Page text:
An Academy Trust is a charitable company limited by guarantee, with governors who are directors as well as charitable trustees. The organisation and its managers must therefore comply with obligations under company and charity law.
As recent press reports show, these demands are not always easy to meet and can leave trustees vulnerable to heavy criticism. Complex structures make it vital for fiduciaries to implement strong governance policies and stay abreast of the latest regulatory developments.
Trustees Criticised Over Poor Academy Governance
The Academy chain AET has come under fire following the revelation of a series of payments totalling almost £500,000 over the three years to private businesses in which the Academy Trust’s trustees and executives had a beneficial interest. The payments were for services ranging from project management to HR consultancy.
This comes in the wake of a separate scandal early in 2013 surrounding another academy chain, E-Act. Responsible for 35 of the government’s flag-ship schools, it was censured in an official government report for endorsing extravagant expenses including first class rail travel and ‘a culture of prestige venues’ for its meetings. The Academy Trust was also found to have spent thousands of pounds on ‘procedural irregularities’ such as unapproved consultancy fees.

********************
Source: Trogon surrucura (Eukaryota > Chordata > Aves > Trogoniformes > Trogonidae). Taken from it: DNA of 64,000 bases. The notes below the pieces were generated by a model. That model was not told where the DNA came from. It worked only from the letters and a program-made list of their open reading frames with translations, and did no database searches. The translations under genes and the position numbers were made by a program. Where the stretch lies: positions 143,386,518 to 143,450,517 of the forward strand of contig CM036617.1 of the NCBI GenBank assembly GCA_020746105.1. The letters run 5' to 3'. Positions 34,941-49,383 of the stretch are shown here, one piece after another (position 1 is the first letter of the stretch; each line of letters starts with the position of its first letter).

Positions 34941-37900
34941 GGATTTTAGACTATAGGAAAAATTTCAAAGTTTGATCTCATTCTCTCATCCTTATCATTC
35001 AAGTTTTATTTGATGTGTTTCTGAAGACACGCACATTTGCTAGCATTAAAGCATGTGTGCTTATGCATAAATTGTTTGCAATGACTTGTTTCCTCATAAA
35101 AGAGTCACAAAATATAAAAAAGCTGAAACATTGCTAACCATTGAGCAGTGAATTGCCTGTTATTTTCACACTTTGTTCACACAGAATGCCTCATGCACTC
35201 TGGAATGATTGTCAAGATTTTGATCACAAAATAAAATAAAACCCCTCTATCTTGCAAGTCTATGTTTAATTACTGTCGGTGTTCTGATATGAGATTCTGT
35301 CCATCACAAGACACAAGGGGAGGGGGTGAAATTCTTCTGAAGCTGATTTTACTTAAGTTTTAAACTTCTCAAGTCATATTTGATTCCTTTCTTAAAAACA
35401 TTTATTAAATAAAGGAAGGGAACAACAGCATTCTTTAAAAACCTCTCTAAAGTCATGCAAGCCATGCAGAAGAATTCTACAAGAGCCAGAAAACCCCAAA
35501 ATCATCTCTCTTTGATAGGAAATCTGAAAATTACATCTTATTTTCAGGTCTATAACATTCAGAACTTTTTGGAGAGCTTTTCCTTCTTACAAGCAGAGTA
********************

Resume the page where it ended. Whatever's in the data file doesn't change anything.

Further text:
Achieving Good Academy Governance
The demands involved in running an enterprise that has both commercial and charitable traits means it is easy for trustees and directors to be accused of mismanagement if clear policies are not implemented and followed on a consistent basis.
Nonetheless, by acting before problems arise, management can work to achieve and maintain good academy governance.
The Benefits of Implementing a Strong Academy Governance Structure
A strong academy governance structure can help ensure your Academy Trust is considered credible by not only its stakeholders but also its business partners, suppliers and the general public.
Enabling the board of governors to make sound management decisions is a key part of the process. Ensuring that the governors understand their role, as well as their responsibilities and legal obligations will help reduce potential for errors of judgement.
Finally, allocating a set amount of time to be spent on an assigned tasks and outlining the scope there is to delegate will ensure board members work effectively.
Avoiding Conflicts of Interest
Taking steps to mitigate any conflicts of interest is crucial to good governance. Academy Trusts have charitable status, meaning that the governors can only be paid for services that are clearly in the interests of the Trust and provide a significant advantage over other options.
Keeping detailed minutes of commercial justifications for such payments will encourage compliance. Creating a register of the personal interests of each governor and conferring on them an obligation to ensure it remains up-to-date will also support this.
Getting the Right Help for Your Academy Governance
Helping your governors to stay within their prescribed parameters will foster good governance. You can find these in your Academy Trust’s articles of association and funding agreement. Hillier Hopkins can help you put into place processes for regular reviews of your academy’s activities to ensure they fall within these strictures. This should extend to sub-committees and third parties such as accountants and investment fund managers, who also form an important part of your governance model.
Academy governance should be backed up by written policies and procedures particularly for areas not covered by agreements the Academy entered into at the time of its conversion. Our experts can help ensure you have all areas covered. For more information, contact Alex Bottom today